The present invention is indifferent to the specific method for inputting text. Text may be entered using a keyboard, a virtual keyboard such as a touch screen, a so-called Graffiti style of writing popularized by the PALMŪ operating system, or any other man-machine interface.

The basic concept underlying the present invention is that the next item of text is predicted based on the preceding word or words of text. Furthermore, non-linguistic contexts (such as the identification of a text field as “address field”) may be used to predict words.

According to a first embodiment, the system provides a list of candidate words for the next word of text based on the preceding word or delimiter. However, as will be explained below, the present invention may readily be adapted to predict the next word based on any combination of preceding words or delimiters and/or linguistic analysis thereof.

FIG. 1 is a block diagram of the operating environment of the present invention.

The system 10 of the present invention includes an input device 100 which may be a keypad, keyboard, touch sensitive screen or the like which hereinafter will be referred to as keyboard 100. The system 10 further includes a display 102 for displaying the text entered as well as an m word list of predicted words, the screen may be an LCD screen or the like, and in the case of a touch sensitive screen the display 102 may serve a dual purpose both as a display and as the keyboard 100.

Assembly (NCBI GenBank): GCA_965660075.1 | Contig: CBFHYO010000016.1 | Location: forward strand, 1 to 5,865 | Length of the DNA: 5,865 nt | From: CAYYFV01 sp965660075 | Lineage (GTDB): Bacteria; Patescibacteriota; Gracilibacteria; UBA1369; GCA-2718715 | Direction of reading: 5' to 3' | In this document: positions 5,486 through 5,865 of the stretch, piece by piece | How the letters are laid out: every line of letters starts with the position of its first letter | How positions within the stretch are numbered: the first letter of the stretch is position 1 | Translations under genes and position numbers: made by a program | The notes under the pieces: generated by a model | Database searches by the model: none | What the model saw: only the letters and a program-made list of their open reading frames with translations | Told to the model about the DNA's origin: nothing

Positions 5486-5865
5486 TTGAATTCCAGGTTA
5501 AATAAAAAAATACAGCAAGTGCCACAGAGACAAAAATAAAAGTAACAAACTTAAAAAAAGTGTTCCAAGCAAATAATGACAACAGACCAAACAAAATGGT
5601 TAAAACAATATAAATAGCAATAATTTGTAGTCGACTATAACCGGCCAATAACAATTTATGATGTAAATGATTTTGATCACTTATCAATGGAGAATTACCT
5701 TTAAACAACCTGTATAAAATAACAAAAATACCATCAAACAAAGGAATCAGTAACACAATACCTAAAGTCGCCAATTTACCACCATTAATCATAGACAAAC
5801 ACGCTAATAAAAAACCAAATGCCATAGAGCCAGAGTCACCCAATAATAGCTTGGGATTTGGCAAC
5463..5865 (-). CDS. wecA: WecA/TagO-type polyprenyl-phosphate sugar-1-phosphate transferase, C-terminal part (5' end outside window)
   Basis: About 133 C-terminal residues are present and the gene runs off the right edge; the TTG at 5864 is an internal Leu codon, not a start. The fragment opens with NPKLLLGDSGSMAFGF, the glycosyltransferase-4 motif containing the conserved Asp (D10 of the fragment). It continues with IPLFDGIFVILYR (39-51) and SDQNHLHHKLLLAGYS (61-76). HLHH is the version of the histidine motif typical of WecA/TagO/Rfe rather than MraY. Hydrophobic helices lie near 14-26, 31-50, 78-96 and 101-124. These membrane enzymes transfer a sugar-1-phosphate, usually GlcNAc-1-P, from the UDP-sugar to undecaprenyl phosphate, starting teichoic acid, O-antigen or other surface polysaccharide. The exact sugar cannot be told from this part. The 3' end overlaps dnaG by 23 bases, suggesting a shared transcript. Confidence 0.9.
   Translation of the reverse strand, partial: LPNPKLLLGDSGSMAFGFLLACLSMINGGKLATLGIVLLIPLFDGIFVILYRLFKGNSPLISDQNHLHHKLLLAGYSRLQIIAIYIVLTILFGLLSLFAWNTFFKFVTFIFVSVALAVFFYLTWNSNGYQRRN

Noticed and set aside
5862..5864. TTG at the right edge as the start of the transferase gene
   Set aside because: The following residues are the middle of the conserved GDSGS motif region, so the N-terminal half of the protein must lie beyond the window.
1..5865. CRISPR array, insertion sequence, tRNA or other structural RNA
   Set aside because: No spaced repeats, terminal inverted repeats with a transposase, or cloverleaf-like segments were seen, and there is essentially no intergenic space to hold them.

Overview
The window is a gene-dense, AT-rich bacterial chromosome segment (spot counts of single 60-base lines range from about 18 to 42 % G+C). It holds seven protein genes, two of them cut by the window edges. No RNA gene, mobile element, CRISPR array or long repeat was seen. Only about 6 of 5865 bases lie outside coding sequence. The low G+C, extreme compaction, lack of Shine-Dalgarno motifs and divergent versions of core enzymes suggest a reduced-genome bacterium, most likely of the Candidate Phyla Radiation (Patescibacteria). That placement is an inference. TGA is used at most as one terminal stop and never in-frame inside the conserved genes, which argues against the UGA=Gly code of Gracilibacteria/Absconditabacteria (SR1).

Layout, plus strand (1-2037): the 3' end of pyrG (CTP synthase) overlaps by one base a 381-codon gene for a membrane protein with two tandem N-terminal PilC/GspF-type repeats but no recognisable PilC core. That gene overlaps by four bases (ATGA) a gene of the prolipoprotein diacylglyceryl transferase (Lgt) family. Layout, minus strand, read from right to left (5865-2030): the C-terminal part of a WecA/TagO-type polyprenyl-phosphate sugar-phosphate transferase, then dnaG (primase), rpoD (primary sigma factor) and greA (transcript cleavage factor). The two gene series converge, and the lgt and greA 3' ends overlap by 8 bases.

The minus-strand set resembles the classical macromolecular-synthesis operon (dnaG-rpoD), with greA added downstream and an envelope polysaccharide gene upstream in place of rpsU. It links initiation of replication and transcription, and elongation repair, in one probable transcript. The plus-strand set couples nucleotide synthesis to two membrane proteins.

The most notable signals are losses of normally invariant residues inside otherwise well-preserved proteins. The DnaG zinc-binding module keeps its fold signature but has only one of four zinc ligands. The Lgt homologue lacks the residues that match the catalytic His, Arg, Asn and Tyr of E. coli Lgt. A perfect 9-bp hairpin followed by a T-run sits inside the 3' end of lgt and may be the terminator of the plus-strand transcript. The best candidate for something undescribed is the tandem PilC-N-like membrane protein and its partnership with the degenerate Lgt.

The present invention will work with any means for inputting text, and any means for displaying text.

As further illustrated in FIG. 1, the system 10 includes a processor or central processing unit (CPU) 104 which executes commands via an operating system 108. The system 10 may include a plurality of application programs 112, an application for decoding handwriting into text 116, an application which displays text 114 and one or more dictionaries 110.

It should be appreciated that the text recognition application 116, the display application 114, and one or more of the dictionaries 110 may be implemented as firmware or microcode stored on a non-volatile memory 120 such as an EPROM, EEPROM or the like. Use of the term “software” throughout this disclosure should be interpreted to include software implemented through firmware and stored on a non-volatile memory medium.

The present system is realized as software or firmware or the like, architecturally located between the operating system 108 of the computer 104 and the application 112 that receives text as input, e.g. a word processor.

The system 10 is language specific and has one or more dictionaries or vocabulary modules. The dictionary 110 and keyboard 100 are language specific. However, the software may allow for switching dictionaries and thus switching languages.